Albert Einstein’s 1946 Visit to Lincoln University Featured During National Broadcast

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PBS show host appraises a 1946 Einstein-signed photo and prints

LINCOLN UNIVERSITY, Pa. - Lincoln University was featured on a national television broadcast on May 29. On the long-running PBS show Antiques Roadshow, a guest, identified only by her first name Cecily, brought rare photos of Albert Einstein to a filming in Orlando, Florida. The photos were taken by Cecily’s husband in May 1946 who was a freelance photographer at the time of Einstein’s visit to Lincoln University’s campus when Einstein received an honorary doctorate and took questions from students during a classroom visit.

Seventy years after Einstein’s visit, during the June 2016 television taping, PBS host Martin Gammon appraised Cecily’s collection of Albert Einstein-related memorabilia for between $7,000 and $9,000 at auction.

In the segment, Cecily refers to the three images “our prized possession.” Gammon says one of the three photos of Einstein standing alone in his academic regalia before the Commencement ceremony is rare because it was signed by Einstein. Martin Gammon called the photos “fascinating” because it speaks to Einstein’s unrecognized — until most recently — interest in civil rights.

Gammon points out Lincoln University’s history as the first degree-granting historically black college with distinguished students such as Langston Hughes, Thurgood Marshall, Cab Calloway.

Cecily says later in the segment that her husband told her that Einstein started off his remarks by saying “I do not need another honorary degree. I have other concerns,” referring to the fact that at this time in his life, Einstein was hesitant about doing any honorary doctorates or any presentations at universities because of his ill health.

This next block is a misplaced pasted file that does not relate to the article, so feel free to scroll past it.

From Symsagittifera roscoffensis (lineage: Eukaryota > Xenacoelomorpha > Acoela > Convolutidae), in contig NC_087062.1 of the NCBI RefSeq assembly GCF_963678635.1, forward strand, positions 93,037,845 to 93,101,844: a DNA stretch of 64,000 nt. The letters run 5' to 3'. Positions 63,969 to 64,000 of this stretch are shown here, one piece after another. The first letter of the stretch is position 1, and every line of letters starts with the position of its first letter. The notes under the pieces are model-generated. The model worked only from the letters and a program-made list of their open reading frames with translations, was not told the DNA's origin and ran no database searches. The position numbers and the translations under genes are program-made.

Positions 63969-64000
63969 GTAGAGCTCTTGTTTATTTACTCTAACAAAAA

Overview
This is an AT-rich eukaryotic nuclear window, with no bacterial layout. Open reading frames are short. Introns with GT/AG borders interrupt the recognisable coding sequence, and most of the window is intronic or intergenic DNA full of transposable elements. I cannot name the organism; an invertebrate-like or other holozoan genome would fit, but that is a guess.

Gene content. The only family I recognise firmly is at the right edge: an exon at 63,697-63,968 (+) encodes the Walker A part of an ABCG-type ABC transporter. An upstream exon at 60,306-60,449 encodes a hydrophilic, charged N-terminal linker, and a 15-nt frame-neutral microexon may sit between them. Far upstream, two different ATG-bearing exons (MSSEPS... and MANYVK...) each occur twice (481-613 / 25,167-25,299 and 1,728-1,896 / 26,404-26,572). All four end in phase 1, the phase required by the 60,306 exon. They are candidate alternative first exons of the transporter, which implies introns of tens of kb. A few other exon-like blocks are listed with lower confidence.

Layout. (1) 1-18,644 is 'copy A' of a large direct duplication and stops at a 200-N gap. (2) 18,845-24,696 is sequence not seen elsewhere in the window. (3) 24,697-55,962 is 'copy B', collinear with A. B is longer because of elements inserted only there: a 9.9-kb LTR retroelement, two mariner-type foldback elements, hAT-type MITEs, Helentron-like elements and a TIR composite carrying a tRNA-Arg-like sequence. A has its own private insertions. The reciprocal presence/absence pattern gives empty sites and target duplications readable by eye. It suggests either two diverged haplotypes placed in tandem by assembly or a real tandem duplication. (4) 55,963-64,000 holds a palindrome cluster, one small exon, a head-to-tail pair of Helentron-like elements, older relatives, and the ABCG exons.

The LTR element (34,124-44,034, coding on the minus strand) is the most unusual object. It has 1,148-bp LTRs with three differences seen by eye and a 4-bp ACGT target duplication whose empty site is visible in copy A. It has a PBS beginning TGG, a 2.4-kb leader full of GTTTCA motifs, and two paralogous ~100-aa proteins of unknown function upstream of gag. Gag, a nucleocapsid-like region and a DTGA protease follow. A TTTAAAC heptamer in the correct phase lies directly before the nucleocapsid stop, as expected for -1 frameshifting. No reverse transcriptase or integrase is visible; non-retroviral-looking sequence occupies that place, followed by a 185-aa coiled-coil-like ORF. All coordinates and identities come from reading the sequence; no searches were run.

Einstein accepted the offer from Horace Mann Bond, who is shown in the second of the three photos, along with other university leaders in academic regalia.

Gammon says, “Horace Mann Bond was a leader in the developing civil rights movement, and on this particular occasion his six-year-old son Julian Bond was at the session and apparently Einstein had given him advice that he should ‘never remember anything that was already written down.’ And of course Julian Bond ended up becoming the head of the NAACP many, many years later.”

Gammon laments that this particular speech did not get wide coverage in the press, but was hopeful that because of this television revisiting of the historical event, that it will be brought once again to the attention of others.

In the final part of the television segment, Cecily says that her husband wrote down some of the conversation that occurred when her husband accompanied Einstein into a classroom where top students had gathered.

Gammon points to a caption on the third photo, which is of Einstein at a blackboard, and reads the description, “in this photo, is Einstein’s amused reaction to one of the first questions asked by one of the students, which was ‘professor, can you explain in simple language your theory of relativity?’ And then he went on to proceed to provide an explanation; this is also another extraordinarily rare event for him to do an informal lecture on relativity.”

Watch the full segment